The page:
What is it?
Form 1040 is an official tax document used by individuals to file tax returns with the IRS in the United States. U.S. residents should complete a Form 1040 (or one of its variants) and submit it to the IRS by the annual tax filing deadline each year, usually on April 15th.
Why Do You Need It?
The IRS requires that U.S. residents file a tax return every year. Doing so allows the IRS to ensure that you’ve paid the correct amount of taxes on your income throughout the year. In many cases, individuals pay more than they owe through payroll deductions, and as a result receive a refund after filing their Form 1040 with the IRS.
Instructions for use
Form 1040 is a lengthy document, consisting of nearly 100 lines that must be completed prior to submission. On the first page of the Form 1040, you’ll fill out information about yourself, your dependents, and your income. On the second page, you’ll fill out information related to the tax deductions and credits that you qualify for.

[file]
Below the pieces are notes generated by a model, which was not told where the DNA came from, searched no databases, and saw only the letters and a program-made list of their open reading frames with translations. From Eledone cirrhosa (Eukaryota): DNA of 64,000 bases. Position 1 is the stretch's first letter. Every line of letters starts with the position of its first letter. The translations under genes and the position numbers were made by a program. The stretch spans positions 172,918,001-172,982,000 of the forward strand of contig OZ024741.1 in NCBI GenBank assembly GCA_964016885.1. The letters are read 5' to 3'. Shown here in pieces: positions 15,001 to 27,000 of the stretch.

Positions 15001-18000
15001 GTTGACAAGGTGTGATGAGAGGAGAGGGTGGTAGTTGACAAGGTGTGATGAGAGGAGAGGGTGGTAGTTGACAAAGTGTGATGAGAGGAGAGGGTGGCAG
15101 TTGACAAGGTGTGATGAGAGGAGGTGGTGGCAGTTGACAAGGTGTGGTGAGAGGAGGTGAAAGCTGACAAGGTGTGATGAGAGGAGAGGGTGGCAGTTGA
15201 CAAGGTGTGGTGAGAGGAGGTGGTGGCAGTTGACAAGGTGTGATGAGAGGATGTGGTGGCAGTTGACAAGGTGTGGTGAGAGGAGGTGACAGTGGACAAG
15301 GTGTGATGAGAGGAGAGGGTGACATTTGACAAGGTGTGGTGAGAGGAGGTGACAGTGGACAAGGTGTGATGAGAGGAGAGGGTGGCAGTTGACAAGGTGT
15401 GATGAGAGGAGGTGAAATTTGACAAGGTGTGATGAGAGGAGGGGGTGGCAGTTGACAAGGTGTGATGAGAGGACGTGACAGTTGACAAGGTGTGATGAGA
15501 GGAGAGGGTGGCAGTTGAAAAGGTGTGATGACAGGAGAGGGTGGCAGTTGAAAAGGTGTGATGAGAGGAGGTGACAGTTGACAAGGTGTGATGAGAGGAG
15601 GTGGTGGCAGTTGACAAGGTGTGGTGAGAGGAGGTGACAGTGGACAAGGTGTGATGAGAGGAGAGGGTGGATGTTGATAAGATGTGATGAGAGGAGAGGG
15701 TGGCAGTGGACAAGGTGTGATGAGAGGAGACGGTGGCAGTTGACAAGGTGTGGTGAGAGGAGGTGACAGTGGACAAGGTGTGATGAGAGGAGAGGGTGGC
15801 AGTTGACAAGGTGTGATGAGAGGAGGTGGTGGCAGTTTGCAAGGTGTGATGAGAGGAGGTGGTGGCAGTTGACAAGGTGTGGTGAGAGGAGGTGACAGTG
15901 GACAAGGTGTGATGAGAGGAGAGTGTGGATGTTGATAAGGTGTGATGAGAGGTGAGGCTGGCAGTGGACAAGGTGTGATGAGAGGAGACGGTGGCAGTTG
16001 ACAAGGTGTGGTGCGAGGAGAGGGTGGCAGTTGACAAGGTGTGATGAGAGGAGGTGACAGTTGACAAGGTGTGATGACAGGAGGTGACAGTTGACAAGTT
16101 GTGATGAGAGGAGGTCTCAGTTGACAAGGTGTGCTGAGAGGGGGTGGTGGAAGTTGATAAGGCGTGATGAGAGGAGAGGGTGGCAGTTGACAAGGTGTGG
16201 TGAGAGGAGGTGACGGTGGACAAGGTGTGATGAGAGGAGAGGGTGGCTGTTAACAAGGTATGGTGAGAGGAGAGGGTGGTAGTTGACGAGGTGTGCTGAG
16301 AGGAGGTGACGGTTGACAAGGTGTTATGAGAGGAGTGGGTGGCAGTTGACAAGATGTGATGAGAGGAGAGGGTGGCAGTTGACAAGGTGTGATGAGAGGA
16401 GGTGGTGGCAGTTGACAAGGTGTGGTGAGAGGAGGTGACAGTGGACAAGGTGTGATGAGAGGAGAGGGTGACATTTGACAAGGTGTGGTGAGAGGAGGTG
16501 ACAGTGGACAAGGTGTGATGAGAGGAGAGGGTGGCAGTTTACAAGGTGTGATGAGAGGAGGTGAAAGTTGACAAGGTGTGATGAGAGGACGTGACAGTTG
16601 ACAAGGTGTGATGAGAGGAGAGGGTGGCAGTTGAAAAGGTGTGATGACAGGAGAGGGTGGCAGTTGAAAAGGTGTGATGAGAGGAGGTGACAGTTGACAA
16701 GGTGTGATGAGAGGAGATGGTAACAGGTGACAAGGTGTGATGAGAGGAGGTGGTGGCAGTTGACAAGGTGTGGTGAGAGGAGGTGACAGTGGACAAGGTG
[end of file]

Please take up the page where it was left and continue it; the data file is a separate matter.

Keep in mind that there are several versions of the Form 1040, including:
It’s important to understand which forms you need to file so that the IRS is able to complete your tax return accurately. In general, you’ll use the standard Form 1040 if you are making itemized deductions, make more than $100,000 per year, or are claiming dependents on your tax return.
You can file your Form 1040 in one of two ways:
Electronic Filing of Form 1040
U.S. residents can file Form 1040 electronically using one of three approved methods:
- File for free using the IRS’ Free File tool
- Through approved tax filing software
- Hire an individual to file the return who has been granted permission to e-file others’ returns by the IRS.
To use the IRS’ Free File Tool, residents must have less than $62,000 in annual income, and must meet additional requirements for deductions and income sources.
Paper Filing Form 1040
The IRS still accepts physical copies of Form 1040 for tax returns. Residents may complete the form with a pen or computer, and mail them to the location listed for their state of residence. To find the appropriate mailing address, visit the IRS Website.
Be sure to complete your Form 1040 accurately. The IRS conducts random audits of tax returns, and inaccurate tax filings can lead to penalties and liens on your property. If you are not sure which version of the Form 1040 to use, contact a licensed tax preparation specialist.